Throw Out Fifty Things



Most, if not all, of the people boarding the AirTran flight from LGA to Atlanta last Monday afternoon were grumpy, sullen, annoyed at the prospect of another squashed together, no pillow, blanket or free drinks - flight. I was one of them. After I found my seat, I texted Jim (my husband) to tell him how annoyed I was that the guy next to me had usurped all the arm room and was spilling bits and pieces of his pastrami sandwich on the upholstery of my  seat. We all sat there, silent and sullen. It was forty minutes past our departure time and we hadn't even budged from the gate. 

And then, something extraordinary happened: The captain got on the loud speaker and almost shouted, "Hey, you guys! This is Captain Miller and I'm here to tell you that this is going to be a great flight. And don't worry, once we get in the air, we'll fly the paint off this thing all the way down to Atlanta. Ya hear me?" And then, out of the blue, we heard a harmonica being played over the loud speaker. It was pretty good, too. Not exactly Bob Dylan, but plenty good. It was Captain Miller. He played with abandon, obviously enjoying himself tremendously. The passengers looked at each other, totally bewildered. The pastrami guy even stopped chewing. And slowly little smiles (like the sun coming out) began to appear on our faces. After about three or four minutes of passionate playing, the captain ended with a great flourish. 

For a moment, you could've heard a pin drop - and then spontaneously, we all broke into thunderous applause. "More! More!" someone shouted. The captain complied. This time he played "Georgia on My Mind" and the "audience" (many on their way home) went wild. I did my ear-piercing whistle (my best thing) and someone else did a few "whoops." 

It wasn't long before we were airborne and then another extraordinary thing happened: Everybody started talking to each other. And laughing. The pastrami guy mopped off his face, apologized for the mess he'd made and actually asked if he could buy me a glass of wine.

When we pulled into the gate in Atlanta (miraculously on time) the captain got out his harmonica again for his closing serenade. This time he added lyrics: "We love you and you love we. Marry one of us and you can fly free!" (You can't make this stuff up.) I called Jim to tell him we'd landed and when he asked how the flight was, I said, "Actually, it was a ball...the most fun flight I ever had." Not surprisingly, I arrived at the evening reception (for the event I was to speak at the next day) "higher" than a kite - my energy and optimism (and sense of humor) totally restored - expecting that other out-of-the-blue, delightful things would happen - and that great people would show up.. So naturally, they did.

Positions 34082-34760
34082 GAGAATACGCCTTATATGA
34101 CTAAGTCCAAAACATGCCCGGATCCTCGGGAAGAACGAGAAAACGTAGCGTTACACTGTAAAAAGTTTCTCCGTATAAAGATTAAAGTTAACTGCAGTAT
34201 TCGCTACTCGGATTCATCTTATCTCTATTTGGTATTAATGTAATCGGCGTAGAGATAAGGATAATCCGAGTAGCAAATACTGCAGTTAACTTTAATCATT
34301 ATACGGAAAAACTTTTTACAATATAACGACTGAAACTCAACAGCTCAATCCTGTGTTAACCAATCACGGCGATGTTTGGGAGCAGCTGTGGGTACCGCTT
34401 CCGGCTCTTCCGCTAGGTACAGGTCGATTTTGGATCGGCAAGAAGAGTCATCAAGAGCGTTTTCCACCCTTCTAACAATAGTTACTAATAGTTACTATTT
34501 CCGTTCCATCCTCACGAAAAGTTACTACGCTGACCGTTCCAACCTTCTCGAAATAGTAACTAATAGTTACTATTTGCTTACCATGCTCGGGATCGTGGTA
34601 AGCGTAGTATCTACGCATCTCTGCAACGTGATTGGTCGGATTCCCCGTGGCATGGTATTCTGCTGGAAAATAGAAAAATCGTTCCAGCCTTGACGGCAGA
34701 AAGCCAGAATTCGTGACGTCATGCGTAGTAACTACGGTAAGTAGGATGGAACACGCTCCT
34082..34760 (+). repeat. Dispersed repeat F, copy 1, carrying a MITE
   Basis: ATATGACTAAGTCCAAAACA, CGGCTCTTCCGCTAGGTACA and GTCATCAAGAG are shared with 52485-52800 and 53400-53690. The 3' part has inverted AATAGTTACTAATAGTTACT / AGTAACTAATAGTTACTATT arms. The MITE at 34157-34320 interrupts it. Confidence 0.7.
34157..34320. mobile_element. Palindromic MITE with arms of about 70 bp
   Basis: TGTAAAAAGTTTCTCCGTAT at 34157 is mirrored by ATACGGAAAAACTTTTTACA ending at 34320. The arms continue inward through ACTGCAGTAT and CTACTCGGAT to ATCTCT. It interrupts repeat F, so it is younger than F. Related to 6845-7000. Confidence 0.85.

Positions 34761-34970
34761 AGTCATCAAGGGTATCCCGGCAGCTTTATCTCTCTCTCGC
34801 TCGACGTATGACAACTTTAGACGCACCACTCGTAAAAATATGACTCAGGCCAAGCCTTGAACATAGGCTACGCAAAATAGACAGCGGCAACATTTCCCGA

Here's the thing. These are incredibly challenging, sometimes exhausting, and frequently "un-fun" times - up in the air and down on the ground. But as that wise, willing-to-make-a-fool-of-himself Captain Miller knew, a little levity can go a long way towards changing the game. A bit of well-placed humor - even silliness - can turn a plane ride, a staff meeting, a media interview, a fundraising event, or a family dinner - into a high energy, "Are you kidding? We are good!" moment. And you know where those moments lead, don't you? To great people doing great things - andenjoying the process. Create those moments. And maybe pick up a harmonica.

                                                                                              Gail Blanke’s Lifedesigns©2012 All Rights Reserved

Views: 92

Reply to This

© 2012   Created by Gail Blanke.   Powered by

Badges  |  Report an Issue  |  Terms of Service